On August 22, 2007, the Court granted Defendants' motion for summary judgment and denied Plaintiff's motion for summary judgment. (Doc. # 80). The Court granted Defendants' motion for summary judgment because Plaintiff (1) conceded that Defendants' had corrected each of the alleged ADA violations at the McDonald's restaurant, and (2) admitted that he no longer had standing to pursue the suit. (Doc. # 80 at 2). The "doctrine of standing seeks to ensure that a plaintiff has sufficient stake in the controversy to merit her being the one to litigate it," and in order to have standing to pursue ADA injunctive relief, a plaintiff must show an "actual or imminent injury." De'Lil v. El Torito, No. C 94-3900-CAL, 1997 U.S. Dist. LEXIS 22788, *6 (N.D. Cal. Jun. 24, 1997). Once Defendants remedied the alleged ADA violations at Defendants' restaurant. Plaintiff could not show actual or imminent injury to support injunctive relief, and thus, Plaintiff lacked standing to pursue this action. As summary judgment on standing grounds is not considered a judgment on the merits entitling a defendant to status as the prevailing party, the Court concludes that Defendants are not the prevailing parties in this case. Feezor, 439 F. Supp. 2d at 1111; see also Perez-Arellano, 279 F.3d at 793.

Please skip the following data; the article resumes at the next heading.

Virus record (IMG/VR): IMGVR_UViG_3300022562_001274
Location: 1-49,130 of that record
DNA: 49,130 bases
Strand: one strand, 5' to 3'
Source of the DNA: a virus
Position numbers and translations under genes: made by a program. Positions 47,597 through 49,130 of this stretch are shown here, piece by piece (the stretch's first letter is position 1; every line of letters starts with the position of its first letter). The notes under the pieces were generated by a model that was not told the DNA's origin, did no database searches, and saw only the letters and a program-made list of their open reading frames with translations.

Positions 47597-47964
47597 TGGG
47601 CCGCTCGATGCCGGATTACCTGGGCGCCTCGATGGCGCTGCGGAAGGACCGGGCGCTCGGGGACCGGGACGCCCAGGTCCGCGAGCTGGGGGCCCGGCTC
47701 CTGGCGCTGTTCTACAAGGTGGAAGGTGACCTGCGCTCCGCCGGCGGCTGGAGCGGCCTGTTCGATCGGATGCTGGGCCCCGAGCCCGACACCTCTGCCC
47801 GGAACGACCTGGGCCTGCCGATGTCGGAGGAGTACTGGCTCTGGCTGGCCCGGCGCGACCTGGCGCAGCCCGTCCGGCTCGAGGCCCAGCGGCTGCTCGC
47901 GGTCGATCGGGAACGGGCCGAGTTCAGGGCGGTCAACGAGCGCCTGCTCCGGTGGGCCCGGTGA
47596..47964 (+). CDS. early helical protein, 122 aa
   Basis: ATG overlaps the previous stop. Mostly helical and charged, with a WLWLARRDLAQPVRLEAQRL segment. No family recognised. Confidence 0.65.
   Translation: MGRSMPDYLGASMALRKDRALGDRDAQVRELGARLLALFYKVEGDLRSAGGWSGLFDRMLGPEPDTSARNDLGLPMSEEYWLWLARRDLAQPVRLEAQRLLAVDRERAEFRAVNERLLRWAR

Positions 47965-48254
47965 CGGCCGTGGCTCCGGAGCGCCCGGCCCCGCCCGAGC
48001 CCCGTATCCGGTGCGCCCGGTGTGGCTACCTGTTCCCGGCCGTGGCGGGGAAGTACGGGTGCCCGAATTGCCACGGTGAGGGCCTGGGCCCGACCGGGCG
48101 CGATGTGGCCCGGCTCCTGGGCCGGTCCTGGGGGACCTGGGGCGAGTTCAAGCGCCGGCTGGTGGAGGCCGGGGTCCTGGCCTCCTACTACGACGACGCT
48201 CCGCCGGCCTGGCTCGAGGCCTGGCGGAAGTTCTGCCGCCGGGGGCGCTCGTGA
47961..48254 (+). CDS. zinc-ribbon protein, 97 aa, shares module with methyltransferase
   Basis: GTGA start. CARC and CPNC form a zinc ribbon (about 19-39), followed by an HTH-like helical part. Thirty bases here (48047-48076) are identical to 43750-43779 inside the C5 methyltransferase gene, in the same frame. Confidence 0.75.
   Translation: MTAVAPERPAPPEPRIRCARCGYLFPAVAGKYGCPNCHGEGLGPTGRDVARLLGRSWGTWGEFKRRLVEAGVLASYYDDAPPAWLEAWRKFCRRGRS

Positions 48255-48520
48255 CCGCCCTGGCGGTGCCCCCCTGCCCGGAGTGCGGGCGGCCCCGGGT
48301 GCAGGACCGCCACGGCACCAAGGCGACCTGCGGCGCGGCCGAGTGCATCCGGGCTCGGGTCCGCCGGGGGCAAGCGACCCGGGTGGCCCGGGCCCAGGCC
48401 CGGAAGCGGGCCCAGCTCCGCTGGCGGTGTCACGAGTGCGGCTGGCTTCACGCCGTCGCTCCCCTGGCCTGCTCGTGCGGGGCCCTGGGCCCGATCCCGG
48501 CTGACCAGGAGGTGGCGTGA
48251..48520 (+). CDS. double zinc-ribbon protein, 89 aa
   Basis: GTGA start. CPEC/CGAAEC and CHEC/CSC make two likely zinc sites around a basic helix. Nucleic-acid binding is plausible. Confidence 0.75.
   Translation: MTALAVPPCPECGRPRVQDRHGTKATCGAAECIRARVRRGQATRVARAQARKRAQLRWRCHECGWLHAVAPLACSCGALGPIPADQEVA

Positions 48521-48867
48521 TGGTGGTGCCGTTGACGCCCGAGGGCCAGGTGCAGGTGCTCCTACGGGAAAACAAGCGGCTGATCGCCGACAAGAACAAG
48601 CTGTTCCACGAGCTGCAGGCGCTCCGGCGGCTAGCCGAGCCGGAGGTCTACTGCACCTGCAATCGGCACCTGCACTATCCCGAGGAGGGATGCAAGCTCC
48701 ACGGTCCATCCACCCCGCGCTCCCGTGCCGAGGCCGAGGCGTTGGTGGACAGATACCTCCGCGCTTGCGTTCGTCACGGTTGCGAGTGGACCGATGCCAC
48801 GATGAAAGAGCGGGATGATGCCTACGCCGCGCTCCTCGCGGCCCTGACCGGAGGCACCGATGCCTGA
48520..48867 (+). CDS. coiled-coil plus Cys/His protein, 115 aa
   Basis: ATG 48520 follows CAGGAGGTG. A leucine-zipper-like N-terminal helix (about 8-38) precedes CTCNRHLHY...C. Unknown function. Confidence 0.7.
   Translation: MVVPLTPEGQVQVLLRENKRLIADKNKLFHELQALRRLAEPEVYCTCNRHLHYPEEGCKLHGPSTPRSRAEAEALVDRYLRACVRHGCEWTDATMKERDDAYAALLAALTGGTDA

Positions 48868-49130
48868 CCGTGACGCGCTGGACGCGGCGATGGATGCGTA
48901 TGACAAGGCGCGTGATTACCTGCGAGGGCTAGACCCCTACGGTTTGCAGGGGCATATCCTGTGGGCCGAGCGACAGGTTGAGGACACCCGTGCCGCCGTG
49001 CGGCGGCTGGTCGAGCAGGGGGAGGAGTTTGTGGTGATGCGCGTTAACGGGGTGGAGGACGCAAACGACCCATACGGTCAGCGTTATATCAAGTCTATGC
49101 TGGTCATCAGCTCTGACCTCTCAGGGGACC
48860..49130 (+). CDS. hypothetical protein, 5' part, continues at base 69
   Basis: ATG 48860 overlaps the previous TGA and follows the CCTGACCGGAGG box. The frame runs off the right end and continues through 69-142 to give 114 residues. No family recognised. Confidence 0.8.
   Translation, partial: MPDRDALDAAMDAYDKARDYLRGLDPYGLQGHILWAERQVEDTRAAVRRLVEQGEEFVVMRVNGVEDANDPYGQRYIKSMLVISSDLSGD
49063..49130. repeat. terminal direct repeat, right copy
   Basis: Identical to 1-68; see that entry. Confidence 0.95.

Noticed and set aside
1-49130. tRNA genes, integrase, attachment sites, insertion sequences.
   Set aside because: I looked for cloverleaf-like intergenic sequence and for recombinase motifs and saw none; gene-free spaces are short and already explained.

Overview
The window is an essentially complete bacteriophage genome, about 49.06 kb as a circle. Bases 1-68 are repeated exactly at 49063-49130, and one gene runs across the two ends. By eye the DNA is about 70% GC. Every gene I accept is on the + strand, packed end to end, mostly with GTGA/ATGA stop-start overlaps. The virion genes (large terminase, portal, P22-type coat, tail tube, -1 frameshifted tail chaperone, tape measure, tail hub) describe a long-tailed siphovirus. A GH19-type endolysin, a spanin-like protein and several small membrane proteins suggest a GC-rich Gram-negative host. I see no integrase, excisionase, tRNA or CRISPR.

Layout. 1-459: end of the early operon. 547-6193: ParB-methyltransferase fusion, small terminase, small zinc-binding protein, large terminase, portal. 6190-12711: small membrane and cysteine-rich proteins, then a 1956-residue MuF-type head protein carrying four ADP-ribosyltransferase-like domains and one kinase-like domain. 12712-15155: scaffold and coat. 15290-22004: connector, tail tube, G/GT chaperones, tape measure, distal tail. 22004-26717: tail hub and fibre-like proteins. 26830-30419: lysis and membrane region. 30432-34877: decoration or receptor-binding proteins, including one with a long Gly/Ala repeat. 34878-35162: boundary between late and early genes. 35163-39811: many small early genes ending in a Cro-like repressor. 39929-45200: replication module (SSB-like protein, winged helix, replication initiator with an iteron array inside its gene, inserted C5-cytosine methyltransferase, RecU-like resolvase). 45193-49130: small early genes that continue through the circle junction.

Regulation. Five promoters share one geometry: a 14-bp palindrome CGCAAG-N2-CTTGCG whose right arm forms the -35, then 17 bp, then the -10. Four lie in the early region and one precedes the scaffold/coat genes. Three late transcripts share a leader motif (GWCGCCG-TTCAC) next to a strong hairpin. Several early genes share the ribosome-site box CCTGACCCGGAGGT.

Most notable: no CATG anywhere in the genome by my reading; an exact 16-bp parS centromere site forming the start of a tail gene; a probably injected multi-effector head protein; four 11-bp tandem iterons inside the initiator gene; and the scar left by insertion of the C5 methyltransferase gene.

The Court finds that, even if the Defendants were the prevailing party in this case, Defendants would not be entitled to attorney's fees because the Court cannot conclude that Plaintiff's action was "frivolous, unreasonable, or without foundation'" in light of the fact that Defendants remedied each of the violations alleged in the Complaint. Summers, 127 F.3d at 1154; Lucky Stores, 246 F.3d at 1190.